Do people sometimes think you are angry when you are not? Or that your facial expression during conversation implies a negative affect? This happens to me at times, especially in difficult listening situations like meetings with many people or at gatherings with a lot of background noise.
I call it my hearing loss frown. I am not angry or upset, but I am concentrating so hard to hear that the work shows on my face. This can be a problem for people with hearing loss because this focus is often misinterpreted as anger, frustration or annoyance, which can lead to difficulties in personal relationships and in the workplace.
What is listening effort for people with hearing loss?
When you have hearing loss, understanding speech does not come naturally — it requires effort. The best way I know to explain it is as a game board from Wheel of Fortune. Some of the letters are filled in, others are blank. The listener is trying to make sense of the assorted and incomplete sounds they are hearing and turn them into a word or phrase that makes sense in the context of the conversation. This is not easy, especially since the discussion does not pause while you are doing this extra processing. This extra mental activity is also known as listening effort, and it can lead to hearing loss exhaustion.
Early in my career, I would get the same feedback each year in my annual review at work, “Please try to have a more pleasant facial expression during meetings so you don’t look angry or disapproving of what people are saying.” At the time, I was in denial about my hearing loss and was only wearing my hearing aids when absolutely necessary. The listening effort was likely tremendous — and it was glaringly obvious to everyone, except me. All I knew was that at the end of each day, I was drained.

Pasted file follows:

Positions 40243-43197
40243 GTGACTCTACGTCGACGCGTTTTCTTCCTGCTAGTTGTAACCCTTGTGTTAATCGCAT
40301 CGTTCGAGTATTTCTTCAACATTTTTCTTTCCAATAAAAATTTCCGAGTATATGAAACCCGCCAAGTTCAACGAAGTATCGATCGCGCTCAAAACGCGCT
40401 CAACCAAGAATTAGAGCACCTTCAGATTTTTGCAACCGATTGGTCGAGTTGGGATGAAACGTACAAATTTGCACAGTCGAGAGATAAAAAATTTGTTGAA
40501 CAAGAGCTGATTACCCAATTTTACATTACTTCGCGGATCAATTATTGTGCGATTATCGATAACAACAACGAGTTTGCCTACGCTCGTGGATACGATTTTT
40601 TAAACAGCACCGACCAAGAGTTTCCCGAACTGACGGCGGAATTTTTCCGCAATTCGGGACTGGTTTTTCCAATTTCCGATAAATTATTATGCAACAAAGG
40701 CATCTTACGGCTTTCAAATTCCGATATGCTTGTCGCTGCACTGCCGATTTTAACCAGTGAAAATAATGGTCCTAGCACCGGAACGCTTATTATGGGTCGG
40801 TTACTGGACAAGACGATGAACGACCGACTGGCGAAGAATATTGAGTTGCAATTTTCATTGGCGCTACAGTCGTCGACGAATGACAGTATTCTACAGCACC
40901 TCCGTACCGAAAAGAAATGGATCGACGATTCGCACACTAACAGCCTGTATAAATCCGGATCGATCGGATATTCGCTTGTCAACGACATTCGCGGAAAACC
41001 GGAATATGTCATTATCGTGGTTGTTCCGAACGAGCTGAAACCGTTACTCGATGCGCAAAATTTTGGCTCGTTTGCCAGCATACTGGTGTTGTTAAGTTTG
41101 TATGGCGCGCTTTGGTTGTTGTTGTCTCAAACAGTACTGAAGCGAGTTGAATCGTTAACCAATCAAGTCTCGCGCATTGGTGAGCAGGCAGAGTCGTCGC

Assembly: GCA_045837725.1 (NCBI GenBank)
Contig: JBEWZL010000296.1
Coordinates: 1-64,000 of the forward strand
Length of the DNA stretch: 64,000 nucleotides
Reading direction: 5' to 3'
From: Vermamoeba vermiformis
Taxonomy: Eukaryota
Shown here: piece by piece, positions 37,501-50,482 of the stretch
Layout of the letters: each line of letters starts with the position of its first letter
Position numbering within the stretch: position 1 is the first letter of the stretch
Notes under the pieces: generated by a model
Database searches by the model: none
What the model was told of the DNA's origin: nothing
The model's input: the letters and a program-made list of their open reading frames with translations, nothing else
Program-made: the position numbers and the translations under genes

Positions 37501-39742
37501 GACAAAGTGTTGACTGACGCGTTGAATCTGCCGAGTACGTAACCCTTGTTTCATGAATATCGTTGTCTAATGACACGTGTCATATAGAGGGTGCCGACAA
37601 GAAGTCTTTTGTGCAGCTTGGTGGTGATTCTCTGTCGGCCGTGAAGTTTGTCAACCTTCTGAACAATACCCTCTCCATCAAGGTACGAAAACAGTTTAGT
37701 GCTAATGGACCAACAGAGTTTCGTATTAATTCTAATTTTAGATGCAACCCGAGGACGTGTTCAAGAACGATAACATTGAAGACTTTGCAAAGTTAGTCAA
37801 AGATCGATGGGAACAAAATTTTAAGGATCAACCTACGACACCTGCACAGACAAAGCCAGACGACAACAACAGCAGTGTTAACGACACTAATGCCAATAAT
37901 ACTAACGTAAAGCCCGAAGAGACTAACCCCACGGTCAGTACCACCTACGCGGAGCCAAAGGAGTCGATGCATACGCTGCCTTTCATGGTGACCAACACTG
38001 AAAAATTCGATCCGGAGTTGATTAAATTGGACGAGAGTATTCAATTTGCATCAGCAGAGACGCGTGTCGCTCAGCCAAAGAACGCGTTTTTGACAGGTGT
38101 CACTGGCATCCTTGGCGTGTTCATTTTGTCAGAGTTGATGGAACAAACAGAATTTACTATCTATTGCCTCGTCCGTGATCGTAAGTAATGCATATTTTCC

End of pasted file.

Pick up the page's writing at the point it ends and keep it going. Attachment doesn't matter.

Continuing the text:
Years later, once I had accepted my hearing loss and learned more about it, I finally understood the problem and began experimenting with fixes to reduce my listening effort, and therefore my mental fatigue.
How can people with hearing loss reduce listening effort?
Listening effort for people with hearing loss will always be a factor, but there are ways that we can help lessen its impact. Here are my suggestions. Please add yours in the comments.
1. Use communication best practices.
Small changes in behavior can make a big difference in the ease of conversation. Teach your conversation partners to get your attention before speaking. Ask them to face you when talking and to keep their mouths visible to aid with lipreading. Speaking at a moderate and consistent pace is also helpful. As a person with hearing loss, we must be prepared to remind our conversation partners about these best practices repeatedly.
2. Select a conducive environment.
When possible, volunteer to choose the location for a meeting or social gathering so you can select a quiet and well lit space. If others have chosen the venue, arrive early to scout out the situation and request a quieter seat if possible. Don’t be shy about asking for the assistance that you need to create a better environment. Your conversation partners will also be grateful.
3. Supplement hearing devices with additional communication tools.
Our hearing aids and cochlear implants are miracles of technology that help us hear, but in many situations additional assistance is required. Try out the latest speech-to-text app on your phone or use a remote microphone such as a Roger pen. My favorite speech-to-text apps include Live Transcribe (Android only) and Otter.
4. Take breaks as needed.
Schedule breaks in a long day of meetings to maintain energy and concentration. At a social gathering, excuse yourself for a quiet trip to the restroom or to relax for a few minutes in another room. Pace yourself and you will feel better at the end of the event.
5. Arrive well rested.
Take care of yourself physically. Get enough sleep, eat healthy food and stay hydrated. Maintaining a regular exercise routine will boost your energy and allow you to handle the stress of advocating for yourself when needed.
6. Bring a positive attitude.
Some conversations will be exhausting no matter your preparation and care. This is ok. Allow yourself the luxury of imperfection. When you stay relaxed and upbeat it helps your conversation partners to do the same. With practice, you might even be able to turn your hearing loss frown into a smile.
Readers, do you have a hearing loss frown?